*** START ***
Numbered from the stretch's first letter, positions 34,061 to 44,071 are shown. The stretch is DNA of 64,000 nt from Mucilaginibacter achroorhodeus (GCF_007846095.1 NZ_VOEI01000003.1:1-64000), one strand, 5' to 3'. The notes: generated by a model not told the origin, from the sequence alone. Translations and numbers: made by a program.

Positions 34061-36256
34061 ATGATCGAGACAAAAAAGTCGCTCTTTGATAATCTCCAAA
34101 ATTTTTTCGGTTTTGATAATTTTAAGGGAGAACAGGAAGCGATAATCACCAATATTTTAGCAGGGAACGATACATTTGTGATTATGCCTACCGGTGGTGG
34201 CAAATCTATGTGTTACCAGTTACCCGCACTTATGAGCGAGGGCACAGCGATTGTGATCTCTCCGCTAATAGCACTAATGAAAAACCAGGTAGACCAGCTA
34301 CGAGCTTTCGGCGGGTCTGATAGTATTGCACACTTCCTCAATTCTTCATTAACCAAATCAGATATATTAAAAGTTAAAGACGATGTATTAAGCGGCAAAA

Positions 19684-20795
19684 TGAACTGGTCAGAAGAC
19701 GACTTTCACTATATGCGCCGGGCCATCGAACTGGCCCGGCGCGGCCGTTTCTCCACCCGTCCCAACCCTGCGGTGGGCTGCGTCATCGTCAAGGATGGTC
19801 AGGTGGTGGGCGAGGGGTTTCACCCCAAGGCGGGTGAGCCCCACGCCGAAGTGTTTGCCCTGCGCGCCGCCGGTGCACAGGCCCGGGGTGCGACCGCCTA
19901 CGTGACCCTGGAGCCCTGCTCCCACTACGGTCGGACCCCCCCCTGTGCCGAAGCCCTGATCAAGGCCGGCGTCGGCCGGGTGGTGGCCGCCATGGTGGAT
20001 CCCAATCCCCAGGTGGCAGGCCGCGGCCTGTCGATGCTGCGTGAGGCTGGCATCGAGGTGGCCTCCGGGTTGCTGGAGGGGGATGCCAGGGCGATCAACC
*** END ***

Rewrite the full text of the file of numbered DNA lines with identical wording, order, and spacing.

Numbered from the stretch's first letter, positions 34,061 to 44,071 are shown. The stretch is DNA of 64,000 nt from Mucilaginibacter achroorhodeus (GCF_007846095.1 NZ_VOEI01000003.1:1-64000), one strand, 5' to 3'. The notes: generated by a model not told the origin, from the sequence alone. Translations and numbers: made by a program.

Positions 34061-36256
34061 ATGATCGAGACAAAAAAGTCGCTCTTTGATAATCTCCAAA
34101 ATTTTTTCGGTTTTGATAATTTTAAGGGAGAACAGGAAGCGATAATCACCAATATTTTAGCAGGGAACGATACATTTGTGATTATGCCTACCGGTGGTGG
34201 CAAATCTATGTGTTACCAGTTACCCGCACTTATGAGCGAGGGCACAGCGATTGTGATCTCTCCGCTAATAGCACTAATGAAAAACCAGGTAGACCAGCTA
34301 CGAGCTTTCGGCGGGTCTGATAGTATTGCACACTTCCTCAATTCTTCATTAACCAAATCAGATATATTAAAAGTTAAAGACGATGTATTAAGCGGCAAAA

Positions 19684-20795
19684 TGAACTGGTCAGAAGAC
19701 GACTTTCACTATATGCGCCGGGCCATCGAACTGGCCCGGCGCGGCCGTTTCTCCACCCGTCCCAACCCTGCGGTGGGCTGCGTCATCGTCAAGGATGGTC
19801 AGGTGGTGGGCGAGGGGTTTCACCCCAAGGCGGGTGAGCCCCACGCCGAAGTGTTTGCCCTGCGCGCCGCCGGTGCACAGGCCCGGGGTGCGACCGCCTA
19901 CGTGACCCTGGAGCCCTGCTCCCACTACGGTCGGACCCCCCCCTGTGCCGAAGCCCTGATCAAGGCCGGCGTCGGCCGGGTGGTGGCCGCCATGGTGGAT
20001 CCCAATCCCCAGGTGGCAGGCCGCGGCCTGTCGATGCTGCGTGAGGCTGGCATCGAGGTGGCCTCCGGGTTGCTGGAGGGGGATGCCAGGGCGATCAACC